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Do Photo-Sharing Apps Like Instagram Ruin Photojournalistic Integrity?
By: Christine Geraci
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In my reporter days, I learned a valuable lesson about photography from a colleague as we stood atop a frigid hill in the middle of winter, snapping photos and taking video for a story about a ski lift. "Always make sure the horizon is either one-third or two-thirds of the way up," I remember him saying. 
I don't know where this tip comes from. But from that day forward, the composition of my photos improved.  
And now, when I think back on all the random photos I've taken, both professionally and personally, I wonder how much more attention these photos might have gotten had Instagram been around before 2010.
Yesterday, Poynter.org published a thought-provoking article that asks whether social photo-sharing sites like Instagram are "dumbing down photography." The article frames a rather interesting debate about the very photojournalistic validity of images shoved through pre-set filters provided by Instragram, Hipstamatic, or other photo-enhancing apps, then displayed before an audience for feedback. 
Some argue it's "cheating" when news organizations use such apps because the filter effects turn raw photojournalism into doctored photography. Others say a bad photo is a bad photo, no matter what you do to it.
As a former newspaper reporter, I can see both sides of the coin. But I have to give this round of the debate to photo app-lovers everywhere.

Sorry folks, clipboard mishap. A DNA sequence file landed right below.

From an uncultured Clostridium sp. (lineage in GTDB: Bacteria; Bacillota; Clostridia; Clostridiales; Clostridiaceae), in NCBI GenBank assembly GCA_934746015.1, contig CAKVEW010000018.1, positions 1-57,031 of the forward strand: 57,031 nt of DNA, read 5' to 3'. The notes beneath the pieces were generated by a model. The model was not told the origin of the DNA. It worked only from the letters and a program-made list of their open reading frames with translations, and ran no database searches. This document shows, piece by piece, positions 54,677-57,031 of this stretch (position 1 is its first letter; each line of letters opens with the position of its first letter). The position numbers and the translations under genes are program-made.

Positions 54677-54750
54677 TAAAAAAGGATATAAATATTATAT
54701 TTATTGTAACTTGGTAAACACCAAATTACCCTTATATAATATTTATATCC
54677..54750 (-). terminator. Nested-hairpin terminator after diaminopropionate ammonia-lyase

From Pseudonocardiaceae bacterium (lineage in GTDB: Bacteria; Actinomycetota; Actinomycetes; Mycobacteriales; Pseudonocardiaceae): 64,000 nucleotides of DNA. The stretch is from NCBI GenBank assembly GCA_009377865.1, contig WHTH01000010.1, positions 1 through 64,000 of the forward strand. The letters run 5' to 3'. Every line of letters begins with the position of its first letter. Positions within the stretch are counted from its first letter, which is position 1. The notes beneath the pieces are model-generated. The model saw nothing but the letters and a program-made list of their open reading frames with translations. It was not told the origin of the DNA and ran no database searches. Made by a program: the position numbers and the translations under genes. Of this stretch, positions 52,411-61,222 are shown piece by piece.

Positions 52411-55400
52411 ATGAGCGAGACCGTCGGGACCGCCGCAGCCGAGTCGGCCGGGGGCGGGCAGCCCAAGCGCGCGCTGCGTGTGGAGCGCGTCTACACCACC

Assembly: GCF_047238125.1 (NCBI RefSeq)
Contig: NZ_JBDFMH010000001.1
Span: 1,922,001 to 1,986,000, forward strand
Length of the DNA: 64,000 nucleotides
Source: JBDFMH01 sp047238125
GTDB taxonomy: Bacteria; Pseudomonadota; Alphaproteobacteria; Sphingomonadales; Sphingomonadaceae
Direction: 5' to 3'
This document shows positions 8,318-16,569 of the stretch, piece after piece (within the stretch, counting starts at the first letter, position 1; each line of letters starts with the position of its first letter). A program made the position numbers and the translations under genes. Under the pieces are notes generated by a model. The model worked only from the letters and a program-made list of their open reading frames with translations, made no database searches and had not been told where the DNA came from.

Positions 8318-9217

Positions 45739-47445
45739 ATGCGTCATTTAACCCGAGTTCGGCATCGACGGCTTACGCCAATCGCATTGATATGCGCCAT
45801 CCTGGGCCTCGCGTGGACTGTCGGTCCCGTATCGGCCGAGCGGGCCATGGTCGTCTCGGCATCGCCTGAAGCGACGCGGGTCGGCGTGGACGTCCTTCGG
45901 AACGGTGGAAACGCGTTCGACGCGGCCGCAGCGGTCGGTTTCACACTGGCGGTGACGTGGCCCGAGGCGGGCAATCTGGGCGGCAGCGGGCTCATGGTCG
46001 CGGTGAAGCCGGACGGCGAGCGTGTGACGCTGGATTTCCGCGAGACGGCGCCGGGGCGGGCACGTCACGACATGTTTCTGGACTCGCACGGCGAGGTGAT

If you want to get technical, the vast majority of news photos printed in newspaper publications are  "filtered" thanks to the technicality of having to be printed in black and white. 
Further, Instagram filters may change the coloring of a photo, but it doesn't change the subject of a photo. Giving a picture of my son a '70s vintage treatment doesn't change the fact that it's a picture of my son, taken at a moment in time. But if I put that picture in Photoshop, erased the background, and gave my son a silly moustache, then yes, it would no longer be photojournalism, but photography.
And what about cropping? The nature of a photo can completely change when the photographer chooses to focus on one part instead of the whole. 
There's still something to be said about a purely good photo, taken perhaps by chance, with no cropping or other alteration needed. But how often do we see a photo like this? We'll never know, because frankly, it's a detail most people don't care to know. 
As for the social aspect of the Instagrams of the world...I'm having trouble seeing how this dumbs down photography. If anything, it helps good photos rise to the top, and bad photos slowly disappear. It's instant feedback for professionals and amateurs alike. A good photo is a good photo, whether it's taken on a phone or with the most expensive camera on the market. Skill — the kind my former colleague had (and still has) gives you a better chance of taking more good photos than bad. And skill can't be hidden by an Instagram filter.
What are your thoughts? Do you think Instagram and apps like it cheapen photojournalism? Or is it really not that big of a deal to you? Let us know in the comments. 

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About the Author
Christine Geraci is the Social Media/Promotions Specialist at MVP Health Care in Schenectady, NY. Connect with her on Twitter @christinegeraci.
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